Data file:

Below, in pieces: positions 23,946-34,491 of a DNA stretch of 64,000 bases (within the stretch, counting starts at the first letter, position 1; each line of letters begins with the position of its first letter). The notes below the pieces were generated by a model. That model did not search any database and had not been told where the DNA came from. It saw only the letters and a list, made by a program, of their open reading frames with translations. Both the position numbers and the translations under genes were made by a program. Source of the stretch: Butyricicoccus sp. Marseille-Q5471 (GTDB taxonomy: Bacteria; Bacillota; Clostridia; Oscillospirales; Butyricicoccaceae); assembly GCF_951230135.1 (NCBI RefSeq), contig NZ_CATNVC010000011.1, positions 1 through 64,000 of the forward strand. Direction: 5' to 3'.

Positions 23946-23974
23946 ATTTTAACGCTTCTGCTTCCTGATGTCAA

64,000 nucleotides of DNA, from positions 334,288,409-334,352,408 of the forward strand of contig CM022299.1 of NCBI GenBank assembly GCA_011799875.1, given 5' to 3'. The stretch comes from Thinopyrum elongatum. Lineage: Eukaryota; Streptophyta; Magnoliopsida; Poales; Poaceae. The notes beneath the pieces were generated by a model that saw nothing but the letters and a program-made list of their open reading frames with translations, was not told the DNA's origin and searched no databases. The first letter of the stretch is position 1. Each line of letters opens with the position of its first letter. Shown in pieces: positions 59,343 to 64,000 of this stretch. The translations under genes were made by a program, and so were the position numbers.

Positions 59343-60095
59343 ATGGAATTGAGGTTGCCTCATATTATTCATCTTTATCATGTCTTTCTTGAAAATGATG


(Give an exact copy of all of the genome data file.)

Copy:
Below, in pieces: positions 23,946-34,491 of a DNA stretch of 64,000 bases (within the stretch, counting starts at the first letter, position 1; each line of letters begins with the position of its first letter). The notes below the pieces were generated by a model. That model did not search any database and had not been told where the DNA came from. It saw only the letters and a list, made by a program, of their open reading frames with translations. Both the position numbers and the translations under genes were made by a program. Source of the stretch: Butyricicoccus sp. Marseille-Q5471 (GTDB taxonomy: Bacteria; Bacillota; Clostridia; Oscillospirales; Butyricicoccaceae); assembly GCF_951230135.1 (NCBI RefSeq), contig NZ_CATNVC010000011.1, positions 1 through 64,000 of the forward strand. Direction: 5' to 3'.

Positions 23946-23974
23946 ATTTTAACGCTTCTGCTTCCTGATGTCAA

64,000 nucleotides of DNA, from positions 334,288,409-334,352,408 of the forward strand of contig CM022299.1 of NCBI GenBank assembly GCA_011799875.1, given 5' to 3'. The stretch comes from Thinopyrum elongatum. Lineage: Eukaryota; Streptophyta; Magnoliopsida; Poales; Poaceae. The notes beneath the pieces were generated by a model that saw nothing but the letters and a program-made list of their open reading frames with translations, was not told the DNA's origin and searched no databases. The first letter of the stretch is position 1. Each line of letters opens with the position of its first letter. Shown in pieces: positions 59,343 to 64,000 of this stretch. The translations under genes were made by a program, and so were the position numbers.

Positions 59343-60095
59343 ATGGAATTGAGGTTGCCTCATATTATTCATCTTTATCATGTCTTTCTTGAAAATGATG